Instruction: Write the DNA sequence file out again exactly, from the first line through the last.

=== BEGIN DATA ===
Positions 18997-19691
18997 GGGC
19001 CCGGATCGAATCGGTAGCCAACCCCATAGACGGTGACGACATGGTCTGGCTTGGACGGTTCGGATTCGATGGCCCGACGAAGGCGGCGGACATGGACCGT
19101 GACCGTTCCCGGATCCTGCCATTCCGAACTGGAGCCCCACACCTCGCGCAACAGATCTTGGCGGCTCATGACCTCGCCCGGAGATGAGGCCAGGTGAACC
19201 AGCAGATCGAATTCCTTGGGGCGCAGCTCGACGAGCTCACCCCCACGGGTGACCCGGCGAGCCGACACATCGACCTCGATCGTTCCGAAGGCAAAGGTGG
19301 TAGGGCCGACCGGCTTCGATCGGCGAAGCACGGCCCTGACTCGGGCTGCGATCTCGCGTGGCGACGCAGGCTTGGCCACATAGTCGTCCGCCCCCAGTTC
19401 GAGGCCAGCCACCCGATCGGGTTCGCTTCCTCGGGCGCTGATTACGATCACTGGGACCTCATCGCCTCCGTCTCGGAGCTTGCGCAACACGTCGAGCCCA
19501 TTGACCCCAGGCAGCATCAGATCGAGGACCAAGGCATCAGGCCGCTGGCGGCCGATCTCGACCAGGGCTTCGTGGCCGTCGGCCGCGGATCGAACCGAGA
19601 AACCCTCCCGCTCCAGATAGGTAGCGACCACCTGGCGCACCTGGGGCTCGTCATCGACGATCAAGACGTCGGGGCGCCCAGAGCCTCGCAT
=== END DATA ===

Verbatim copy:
Positions 18997-19691
18997 GGGC
19001 CCGGATCGAATCGGTAGCCAACCCCATAGACGGTGACGACATGGTCTGGCTTGGACGGTTCGGATTCGATGGCCCGACGAAGGCGGCGGACATGGACCGT
19101 GACCGTTCCCGGATCCTGCCATTCCGAACTGGAGCCCCACACCTCGCGCAACAGATCTTGGCGGCTCATGACCTCGCCCGGAGATGAGGCCAGGTGAACC
19201 AGCAGATCGAATTCCTTGGGGCGCAGCTCGACGAGCTCACCCCCACGGGTGACCCGGCGAGCCGACACATCGACCTCGATCGTTCCGAAGGCAAAGGTGG
19301 TAGGGCCGACCGGCTTCGATCGGCGAAGCACGGCCCTGACTCGGGCTGCGATCTCGCGTGGCGACGCAGGCTTGGCCACATAGTCGTCCGCCCCCAGTTC
19401 GAGGCCAGCCACCCGATCGGGTTCGCTTCCTCGGGCGCTGATTACGATCACTGGGACCTCATCGCCTCCGTCTCGGAGCTTGCGCAACACGTCGAGCCCA
19501 TTGACCCCAGGCAGCATCAGATCGAGGACCAAGGCATCAGGCCGCTGGCGGCCGATCTCGACCAGGGCTTCGTGGCCGTCGGCCGCGGATCGAACCGAGA
19601 AACCCTCCCGCTCCAGATAGGTAGCGACCACCTGGCGCACCTGGGGCTCGTCATCGACGATCAAGACGTCGGGGCGCCCAGAGCCTCGCAT